To secure a position upon the eligible list from which appointments may be made, a candidate, if without experience, should be required to complete the full four years' course of the city high schools, or its equivalent, and in addition thereto pass the examination of the board of examiners, and complete at least a year's course of professional training in a city normal training school under the direction of the superintendent. If the candidate has had say three years of successful experience as a teacher, he should be eligible to appointment by passing an examination held by a general examining board. This board may be appointed by the board of education, but should examine none but graduates of the high school and training school unless specially requested so to do by the superintendent of instruction. The number admitted to the training schools should be limited, and the examinations should be gauged to the prospective needs of the elementary schools for new teachers. The supply of new teachers may well be largely, but should not be wholly, drawn from this local source. The force will gain fresh vitality by some appointments of good and experienced teachers from outside.
The work of putting a large teaching force upon a professional basis, of making the teaching scientific and capable of arousing minds to action, is so difficult that a layman can scarcely appreciate it. It has hardly been commenced-it has been made possible only-when the avenues of approach to the service have been closed against the unqualified and unworthy. After that, the supervision must be close and general as well as sympathetic and decisive. The superintendent must have expert assistants enough to learn the characteristics and measure the work of every member of the force. They must help and encourage, advise and direct, according to the circumstances of each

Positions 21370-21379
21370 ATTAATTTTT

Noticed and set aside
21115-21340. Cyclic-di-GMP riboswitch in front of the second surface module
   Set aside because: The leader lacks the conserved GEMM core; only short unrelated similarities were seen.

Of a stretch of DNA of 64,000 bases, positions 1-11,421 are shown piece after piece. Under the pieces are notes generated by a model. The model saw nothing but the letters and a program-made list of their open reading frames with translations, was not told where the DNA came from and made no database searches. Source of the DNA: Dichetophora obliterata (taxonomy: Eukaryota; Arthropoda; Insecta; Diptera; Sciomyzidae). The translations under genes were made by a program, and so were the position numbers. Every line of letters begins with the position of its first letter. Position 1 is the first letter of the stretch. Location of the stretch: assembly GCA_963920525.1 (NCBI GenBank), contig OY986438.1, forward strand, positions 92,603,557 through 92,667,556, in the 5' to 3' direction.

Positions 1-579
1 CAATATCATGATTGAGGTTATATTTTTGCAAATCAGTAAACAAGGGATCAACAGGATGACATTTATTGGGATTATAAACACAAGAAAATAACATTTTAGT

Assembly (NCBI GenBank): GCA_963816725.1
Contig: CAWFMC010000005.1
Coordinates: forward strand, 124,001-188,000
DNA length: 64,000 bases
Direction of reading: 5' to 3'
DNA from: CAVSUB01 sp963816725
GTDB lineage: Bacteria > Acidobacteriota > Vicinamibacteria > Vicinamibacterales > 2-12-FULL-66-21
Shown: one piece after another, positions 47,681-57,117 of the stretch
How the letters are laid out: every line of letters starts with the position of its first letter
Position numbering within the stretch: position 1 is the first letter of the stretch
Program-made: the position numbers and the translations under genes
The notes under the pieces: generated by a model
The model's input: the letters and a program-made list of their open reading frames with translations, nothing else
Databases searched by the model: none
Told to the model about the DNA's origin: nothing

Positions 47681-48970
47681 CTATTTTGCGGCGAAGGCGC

The work must be reduced to a system and the workers brought into harmonious relations. Each room must show neatness and life, and the whole force must show ardor and enthusiasm. By directing the reading, by encouraging an interchange of visits, by organizing clubs for self-improvement, by frequent class, grade, and general meetings, the professional spirit must be aroused and the work energized. Those who show teaching power, versatility, amiability, reliability, steadiness, and growth, must be rewarded with the highest positions; those who lack fiber, who have no energy, who are incapable of enthusiasm, who will not work agreeably with their associates, must go upon the retired list. Directness and openness must be encouraged. Attempts to invoke social, political, religious, or other outside influences to secure preferment must operate to close the door to advancement. In general and in particular, bad teaching must be prevented. In every room a firm and kindly management must prevail and good teaching must be apparent. All must work along common lines which will insure general and essential ends. Until a teacher can do this and can be relied upon to do it, she must be helped and directed; when it is manifest she cannot or will not do it, she must be dismissed; when she shows she can do it and wants to do it, she must be left to exercise her own judgment and originality and do it in her own way. In the schoolroom the teacher must be secure against interference. In all the affairs of the school her judgment must be trusted to the utmost limit of safety. Then judgment will strengthen and self-respect and public respect will grow. The qualities which develop in the teacher will develop in the school. To de velop these qualities with any degree of uniformity in a large teaching force requires steady and uniform treatment through a long course of years under superintendence which is professional, strong, just, and courageous; which has ample assistance and authority; which is worthy of public confidence and knows how to marshal facts, present arguments and appeal to the intelligence and integrity of the community with success.